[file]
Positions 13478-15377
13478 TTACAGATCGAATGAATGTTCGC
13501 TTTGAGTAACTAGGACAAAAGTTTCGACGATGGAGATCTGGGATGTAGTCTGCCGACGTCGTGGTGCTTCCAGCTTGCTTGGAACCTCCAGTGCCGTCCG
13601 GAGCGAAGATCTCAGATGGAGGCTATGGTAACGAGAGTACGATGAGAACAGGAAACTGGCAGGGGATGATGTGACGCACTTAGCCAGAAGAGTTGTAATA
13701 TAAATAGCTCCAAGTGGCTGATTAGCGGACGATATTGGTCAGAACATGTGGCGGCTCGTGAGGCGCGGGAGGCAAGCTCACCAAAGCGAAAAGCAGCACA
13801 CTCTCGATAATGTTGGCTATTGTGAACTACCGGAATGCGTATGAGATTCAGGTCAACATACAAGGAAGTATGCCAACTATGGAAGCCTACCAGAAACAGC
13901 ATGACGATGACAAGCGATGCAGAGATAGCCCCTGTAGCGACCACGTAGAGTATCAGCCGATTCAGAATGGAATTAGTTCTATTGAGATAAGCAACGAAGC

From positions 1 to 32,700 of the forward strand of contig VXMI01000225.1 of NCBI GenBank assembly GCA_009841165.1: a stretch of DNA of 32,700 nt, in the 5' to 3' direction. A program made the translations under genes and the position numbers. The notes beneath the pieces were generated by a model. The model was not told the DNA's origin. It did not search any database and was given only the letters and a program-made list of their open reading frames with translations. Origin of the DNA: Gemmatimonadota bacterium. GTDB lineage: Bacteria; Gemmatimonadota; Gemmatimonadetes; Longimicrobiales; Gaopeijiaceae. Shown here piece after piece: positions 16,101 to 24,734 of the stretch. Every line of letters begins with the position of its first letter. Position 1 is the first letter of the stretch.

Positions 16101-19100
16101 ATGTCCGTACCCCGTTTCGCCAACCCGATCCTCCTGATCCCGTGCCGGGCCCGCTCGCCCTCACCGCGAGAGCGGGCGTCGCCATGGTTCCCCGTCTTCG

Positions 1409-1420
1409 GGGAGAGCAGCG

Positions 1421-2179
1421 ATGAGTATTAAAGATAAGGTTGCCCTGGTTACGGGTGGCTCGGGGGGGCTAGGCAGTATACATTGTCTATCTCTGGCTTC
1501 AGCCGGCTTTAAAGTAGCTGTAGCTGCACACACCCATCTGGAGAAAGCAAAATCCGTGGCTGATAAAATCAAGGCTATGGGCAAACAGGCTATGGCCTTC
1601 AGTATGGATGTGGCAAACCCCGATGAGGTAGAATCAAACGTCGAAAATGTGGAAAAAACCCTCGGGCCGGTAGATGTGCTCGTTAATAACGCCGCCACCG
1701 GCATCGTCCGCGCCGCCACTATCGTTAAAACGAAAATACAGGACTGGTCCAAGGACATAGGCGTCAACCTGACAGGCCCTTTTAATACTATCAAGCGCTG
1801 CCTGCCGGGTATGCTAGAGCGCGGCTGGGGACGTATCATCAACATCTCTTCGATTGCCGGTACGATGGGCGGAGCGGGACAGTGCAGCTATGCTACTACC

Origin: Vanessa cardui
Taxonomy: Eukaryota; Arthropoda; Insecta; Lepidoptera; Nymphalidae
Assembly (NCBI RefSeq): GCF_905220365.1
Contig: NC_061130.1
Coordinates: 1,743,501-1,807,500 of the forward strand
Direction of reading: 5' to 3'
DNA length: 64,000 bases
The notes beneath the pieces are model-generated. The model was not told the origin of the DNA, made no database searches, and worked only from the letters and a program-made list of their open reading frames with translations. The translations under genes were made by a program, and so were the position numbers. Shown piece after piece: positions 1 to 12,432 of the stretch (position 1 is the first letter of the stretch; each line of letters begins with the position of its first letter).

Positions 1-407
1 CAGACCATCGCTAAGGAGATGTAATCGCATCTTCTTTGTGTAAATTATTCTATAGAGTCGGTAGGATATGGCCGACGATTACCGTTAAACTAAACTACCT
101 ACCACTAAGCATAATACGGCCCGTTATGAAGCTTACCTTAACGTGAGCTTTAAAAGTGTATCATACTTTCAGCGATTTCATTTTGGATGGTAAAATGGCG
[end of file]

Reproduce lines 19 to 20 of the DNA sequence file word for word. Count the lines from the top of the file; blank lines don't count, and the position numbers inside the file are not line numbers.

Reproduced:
Origin: Vanessa cardui
Taxonomy: Eukaryota; Arthropoda; Insecta; Lepidoptera; Nymphalidae